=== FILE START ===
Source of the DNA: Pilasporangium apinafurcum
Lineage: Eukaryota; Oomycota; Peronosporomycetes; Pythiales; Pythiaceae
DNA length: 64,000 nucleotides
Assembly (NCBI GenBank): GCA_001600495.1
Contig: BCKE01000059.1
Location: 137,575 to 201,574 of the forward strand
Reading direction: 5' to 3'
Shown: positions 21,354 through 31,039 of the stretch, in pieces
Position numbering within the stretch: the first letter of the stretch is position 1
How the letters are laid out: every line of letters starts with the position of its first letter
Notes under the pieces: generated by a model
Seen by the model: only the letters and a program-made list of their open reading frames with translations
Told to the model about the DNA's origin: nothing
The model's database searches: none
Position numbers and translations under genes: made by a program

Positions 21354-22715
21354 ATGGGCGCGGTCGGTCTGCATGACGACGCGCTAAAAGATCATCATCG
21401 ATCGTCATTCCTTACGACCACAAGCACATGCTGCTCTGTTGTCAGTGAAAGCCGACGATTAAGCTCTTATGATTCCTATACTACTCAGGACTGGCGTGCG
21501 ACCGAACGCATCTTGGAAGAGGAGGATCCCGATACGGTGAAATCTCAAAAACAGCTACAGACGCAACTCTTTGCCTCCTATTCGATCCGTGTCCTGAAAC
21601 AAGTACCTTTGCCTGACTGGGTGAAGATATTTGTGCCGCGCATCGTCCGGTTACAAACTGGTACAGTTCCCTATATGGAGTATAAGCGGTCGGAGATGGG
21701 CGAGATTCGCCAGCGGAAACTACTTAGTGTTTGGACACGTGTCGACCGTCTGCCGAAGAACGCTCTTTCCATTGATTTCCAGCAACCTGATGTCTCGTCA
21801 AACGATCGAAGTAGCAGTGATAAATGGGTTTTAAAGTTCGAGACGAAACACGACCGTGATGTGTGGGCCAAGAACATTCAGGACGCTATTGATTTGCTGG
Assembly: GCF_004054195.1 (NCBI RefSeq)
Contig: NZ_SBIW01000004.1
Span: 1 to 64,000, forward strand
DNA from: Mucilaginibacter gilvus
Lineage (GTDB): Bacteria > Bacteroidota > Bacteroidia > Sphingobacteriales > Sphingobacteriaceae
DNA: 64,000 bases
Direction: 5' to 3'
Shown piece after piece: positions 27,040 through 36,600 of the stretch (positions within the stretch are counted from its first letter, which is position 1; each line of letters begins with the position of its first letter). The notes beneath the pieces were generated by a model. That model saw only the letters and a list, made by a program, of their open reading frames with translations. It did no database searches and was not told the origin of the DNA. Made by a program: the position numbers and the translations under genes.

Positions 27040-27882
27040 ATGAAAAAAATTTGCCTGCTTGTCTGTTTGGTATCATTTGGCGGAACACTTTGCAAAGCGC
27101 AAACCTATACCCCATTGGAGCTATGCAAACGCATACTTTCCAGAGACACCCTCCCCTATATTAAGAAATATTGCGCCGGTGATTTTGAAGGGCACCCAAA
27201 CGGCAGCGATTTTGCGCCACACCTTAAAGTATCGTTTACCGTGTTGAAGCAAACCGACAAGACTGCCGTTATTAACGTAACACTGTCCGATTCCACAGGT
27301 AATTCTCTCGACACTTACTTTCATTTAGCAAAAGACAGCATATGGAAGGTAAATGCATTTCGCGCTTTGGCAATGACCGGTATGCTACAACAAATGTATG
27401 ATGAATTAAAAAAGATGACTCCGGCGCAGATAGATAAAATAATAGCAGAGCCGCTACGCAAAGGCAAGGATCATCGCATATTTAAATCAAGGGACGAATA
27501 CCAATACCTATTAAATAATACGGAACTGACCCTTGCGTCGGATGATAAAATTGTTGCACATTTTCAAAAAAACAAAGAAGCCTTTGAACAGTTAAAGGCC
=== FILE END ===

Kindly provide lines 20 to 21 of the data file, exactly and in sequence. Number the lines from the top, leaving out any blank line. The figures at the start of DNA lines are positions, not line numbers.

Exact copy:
21601 AAGTACCTTTGCCTGACTGGGTGAAGATATTTGTGCCGCGCATCGTCCGGTTACAAACTGGTACAGTTCCCTATATGGAGTATAAGCGGTCGGAGATGGG
21701 CGAGATTCGCCAGCGGAAACTACTTAGTGTTTGGACACGTGTCGACCGTCTGCCGAAGAACGCTCTTTCCATTGATTTCCAGCAACCTGATGTCTCGTCA